Through the Lens of James Wong Howe

Saturday, Dec 4, 2021 - 7:30pm to 11:00pm
Black and white image of James Wong Howe speaking to Rock Hudson on set

UCLA Film & Television Archive presents free screenings at the Billy Wilder Theater at the Hammer Museum.


Please review our required COVID-19 precautions and updated admission policies.


UCLA Film & Television Archive and the Hugh M. Hefner Classic American Film Program present

Through the Lens of James Wong Howe

One of the most widely sought-after Hollywood Golden Age cinematographers was James Wong Howe (1899-1976), who, having shot over 130 features between 1923 and 1975, is today considered one of the most innovative directors of photography to ever work behind a camera. Born Wong Tung Jim in Canton Province, China, in 1899, Howe moved to America at the age of five and settled in southeastern Washington state, where an encounter with a Brownie camera at a local drugstore sparked his curiosity for photography. Arguably the first to make use of deep focus photography, namely in the pre-Code comedy Transatlantic (1931), Howe was consistently on the vanguard of technological ideation: he liberated stationary cameras with his version of a dolly for The Rough Riders (1927), choreographed early helicopter shots for Picnic (1955), and expanded fields of vision with extreme wide-angle lenses. Though his professional accolades continued to accumulate, with 10 Academy Award nominations and two wins for The Rose Tattoo (1955) and Hud (1963), the cinematographer contended with extreme anti-Asian racism throughout his life. Howe was denied United States citizenship until the 1943 repeal of the Chinese Exclusion Act, when the 44-year-old was already 20 years into a groundbreaking career in an industry that has historically made little room for non-white creatives. From Borzage to Hawks to Frankenheimer and dozens of others, Howe’s unique eye gave each of their films a distinct visual richness. The Archive is proud to present two films from our collection that highlight his masterful work with shadow and light.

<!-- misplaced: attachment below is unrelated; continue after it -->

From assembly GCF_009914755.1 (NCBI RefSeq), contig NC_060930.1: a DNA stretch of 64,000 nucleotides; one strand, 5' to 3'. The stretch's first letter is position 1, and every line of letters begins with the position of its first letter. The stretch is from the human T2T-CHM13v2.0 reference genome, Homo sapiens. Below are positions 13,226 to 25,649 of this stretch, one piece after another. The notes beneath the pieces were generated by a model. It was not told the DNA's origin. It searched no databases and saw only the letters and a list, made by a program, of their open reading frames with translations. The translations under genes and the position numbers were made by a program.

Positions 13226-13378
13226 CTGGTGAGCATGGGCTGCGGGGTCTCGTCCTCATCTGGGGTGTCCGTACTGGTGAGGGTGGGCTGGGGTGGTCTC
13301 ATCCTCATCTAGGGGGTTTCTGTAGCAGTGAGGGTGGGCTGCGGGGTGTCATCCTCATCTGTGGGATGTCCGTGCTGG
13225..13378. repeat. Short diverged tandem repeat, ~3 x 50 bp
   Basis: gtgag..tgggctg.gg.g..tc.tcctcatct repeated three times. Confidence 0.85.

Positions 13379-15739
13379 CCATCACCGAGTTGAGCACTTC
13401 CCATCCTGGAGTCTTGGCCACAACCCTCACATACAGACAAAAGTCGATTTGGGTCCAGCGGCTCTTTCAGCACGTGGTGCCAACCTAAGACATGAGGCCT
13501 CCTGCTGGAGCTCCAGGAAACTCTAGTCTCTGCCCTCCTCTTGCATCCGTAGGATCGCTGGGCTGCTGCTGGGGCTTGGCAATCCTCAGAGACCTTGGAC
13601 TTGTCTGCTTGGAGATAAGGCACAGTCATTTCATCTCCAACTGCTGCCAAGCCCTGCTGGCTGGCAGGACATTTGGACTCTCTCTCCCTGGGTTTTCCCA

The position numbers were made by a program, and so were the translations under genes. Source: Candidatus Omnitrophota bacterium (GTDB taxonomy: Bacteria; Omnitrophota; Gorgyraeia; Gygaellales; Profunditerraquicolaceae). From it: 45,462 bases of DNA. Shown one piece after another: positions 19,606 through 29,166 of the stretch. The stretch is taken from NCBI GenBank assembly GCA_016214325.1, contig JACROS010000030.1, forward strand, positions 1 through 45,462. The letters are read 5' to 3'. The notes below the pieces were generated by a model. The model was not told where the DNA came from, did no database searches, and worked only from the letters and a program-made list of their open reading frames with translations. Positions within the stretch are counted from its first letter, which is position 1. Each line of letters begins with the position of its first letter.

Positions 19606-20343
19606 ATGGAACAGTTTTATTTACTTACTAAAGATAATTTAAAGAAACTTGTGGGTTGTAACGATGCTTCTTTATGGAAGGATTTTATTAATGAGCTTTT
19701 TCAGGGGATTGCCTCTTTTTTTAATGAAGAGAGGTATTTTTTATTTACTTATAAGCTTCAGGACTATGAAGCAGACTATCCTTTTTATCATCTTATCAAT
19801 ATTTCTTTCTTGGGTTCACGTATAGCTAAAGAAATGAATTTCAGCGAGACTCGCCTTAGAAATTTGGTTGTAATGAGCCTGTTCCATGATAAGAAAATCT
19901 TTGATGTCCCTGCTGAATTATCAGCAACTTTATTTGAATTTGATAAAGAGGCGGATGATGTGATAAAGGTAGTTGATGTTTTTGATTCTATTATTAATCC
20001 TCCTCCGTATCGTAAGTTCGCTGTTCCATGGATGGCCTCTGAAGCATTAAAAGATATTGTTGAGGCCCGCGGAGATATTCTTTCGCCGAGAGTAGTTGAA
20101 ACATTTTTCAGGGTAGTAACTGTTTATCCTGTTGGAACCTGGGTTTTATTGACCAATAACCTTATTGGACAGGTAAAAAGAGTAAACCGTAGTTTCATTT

Sweet Smell of Success

U.S., 1957

To execute the film's distinct nocturnal look, Howe modeled Success after photojournalist Weegee's uncompromising images of street-level life in New York City. On location for just a few short weeks in Manhattan, the crew shot between midnight and 6 a.m. to make use of the harsh lights of Times Square and Broadway. Howe’s prowess in etching with shadow adds a “crisp, threatening, noir-like” hardness that director Alexander MacKendrick was seeking for this biting satire.

35mm, b&w, 96 min. Director: Alexander MacKendrick. Based on the novelette by Ernest Lehman. Screenwriters: Clifford Odets, Ernest Lehman. With: Burt Lancaster, Tony Curtis, Susan Harrison.


U.S., 1966

Character actor John Randolph plays Arthur Hamilton, a frustrated banker who undergoes a procedure that transforms him into the younger, fitter painter Tony Wilson (Rock Hudson). Every production detail gives Seconds its lingering, eerie sensibility. Often using multiple handheld Arriflex cameras and various fish-eye lenses to drastically distort the image, Howe realized the film’s unique aesthetic in collaboration with art director Ted Haworth, whose labyrinthic, warped sets aid in attaining the film’s unsettling, abstract mise-en-scene.

35mm, b&w, 106 min. Director: John Frankenheimer. Based on the novel by David Ely. Screenwriter: Lewis John Carlino. With: Rock Hudson, Salome Jens, John Randolph.